Driving this car back to back with its rear-drive sibling was like a highlight reel of pretty much everything that I dislike about AWD when compared to FR. First of all, the difference in curb weight is only around 200lbs, but it felt more like 500lb. It accelerated slower, braked worse, exhibited more understeer. I just didn't like it. While Acura's pro driver had the 335xi turning the 2nd fastest lap behind the TL SH-AWD, my best lap in the 335xi was the slowest of the five cars I drove. To be fair to BMW, the track was still very new to me when I was behind the wheel of the 335xi, but it was the least enjoyable car I drove around the circuit. The shifter felt exactly the same as the 335i's (relatively speaking, not very good), and while working it through the more challenging turns, I could hear the center diff chattering a bit. Compared to Acura's and Audi's AWD systems, this one seemed crude and offered no benefits that I was able to exploit.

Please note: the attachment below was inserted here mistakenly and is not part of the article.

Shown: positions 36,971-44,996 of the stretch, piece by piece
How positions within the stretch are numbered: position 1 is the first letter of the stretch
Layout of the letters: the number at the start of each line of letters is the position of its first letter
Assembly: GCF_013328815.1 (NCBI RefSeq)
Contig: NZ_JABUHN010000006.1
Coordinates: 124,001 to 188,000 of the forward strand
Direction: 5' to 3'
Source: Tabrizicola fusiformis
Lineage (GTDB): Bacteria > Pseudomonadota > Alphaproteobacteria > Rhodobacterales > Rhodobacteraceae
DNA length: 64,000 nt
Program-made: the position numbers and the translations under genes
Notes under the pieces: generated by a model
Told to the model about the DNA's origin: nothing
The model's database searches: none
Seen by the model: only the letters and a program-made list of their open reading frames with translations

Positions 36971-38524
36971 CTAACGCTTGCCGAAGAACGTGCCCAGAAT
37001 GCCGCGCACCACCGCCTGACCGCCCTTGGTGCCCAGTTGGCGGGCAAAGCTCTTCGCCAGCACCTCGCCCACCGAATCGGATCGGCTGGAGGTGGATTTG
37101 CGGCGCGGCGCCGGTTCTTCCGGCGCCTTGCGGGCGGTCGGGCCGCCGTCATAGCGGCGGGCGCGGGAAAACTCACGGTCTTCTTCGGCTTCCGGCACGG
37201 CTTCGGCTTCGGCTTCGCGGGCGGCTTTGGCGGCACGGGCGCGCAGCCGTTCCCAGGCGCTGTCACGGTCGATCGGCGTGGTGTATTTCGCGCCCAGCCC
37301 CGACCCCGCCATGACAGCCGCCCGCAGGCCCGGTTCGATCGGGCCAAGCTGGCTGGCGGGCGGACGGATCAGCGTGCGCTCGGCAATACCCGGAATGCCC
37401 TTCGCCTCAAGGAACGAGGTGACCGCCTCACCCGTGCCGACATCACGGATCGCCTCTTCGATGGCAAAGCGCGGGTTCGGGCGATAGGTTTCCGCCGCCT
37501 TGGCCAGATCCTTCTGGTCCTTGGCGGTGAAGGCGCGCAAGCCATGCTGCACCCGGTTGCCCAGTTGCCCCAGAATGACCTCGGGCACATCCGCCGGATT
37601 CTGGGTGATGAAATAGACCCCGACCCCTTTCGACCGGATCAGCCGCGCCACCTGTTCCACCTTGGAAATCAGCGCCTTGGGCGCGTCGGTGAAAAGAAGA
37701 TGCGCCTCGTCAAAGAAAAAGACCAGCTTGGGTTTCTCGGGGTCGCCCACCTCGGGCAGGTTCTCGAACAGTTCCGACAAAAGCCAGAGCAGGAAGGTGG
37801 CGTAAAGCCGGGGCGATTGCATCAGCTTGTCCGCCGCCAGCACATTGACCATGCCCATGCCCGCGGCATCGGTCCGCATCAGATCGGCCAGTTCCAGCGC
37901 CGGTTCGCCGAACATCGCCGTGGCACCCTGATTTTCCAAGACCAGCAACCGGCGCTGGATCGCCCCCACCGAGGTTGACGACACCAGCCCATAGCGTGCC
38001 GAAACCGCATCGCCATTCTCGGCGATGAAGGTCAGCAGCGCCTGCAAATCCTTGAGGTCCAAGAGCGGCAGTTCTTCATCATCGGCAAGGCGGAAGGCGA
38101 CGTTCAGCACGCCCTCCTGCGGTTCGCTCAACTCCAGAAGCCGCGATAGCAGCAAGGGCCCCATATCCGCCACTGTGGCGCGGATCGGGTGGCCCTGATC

Stints 3 and 6: 2010 Acura TL SH-AWD 6MT (305hp, 273lb-ft, ~3800lb curb weight. Best Lap: 1:43.2)
Jumping in this car immediately after the 335xi was like gulping a breath of fresh air. At first, the bulkiness of the TL was a little bit intimidating, but it only took a single chicane to appreciate the advantages of SH-AWD. In this company, the new 6-speed manual transmission and clutch interface is a work of art. Precision is spot on, whether you're accelerating at full throttle down the straightaway or trying to manage an upshift or downshift under heavy lateral loads. Acura's efforts to improve clutch feel have paid off immensely - the 2010 TL's 6MT transmission now ranks amongst Honda's best efforts. Outstanding.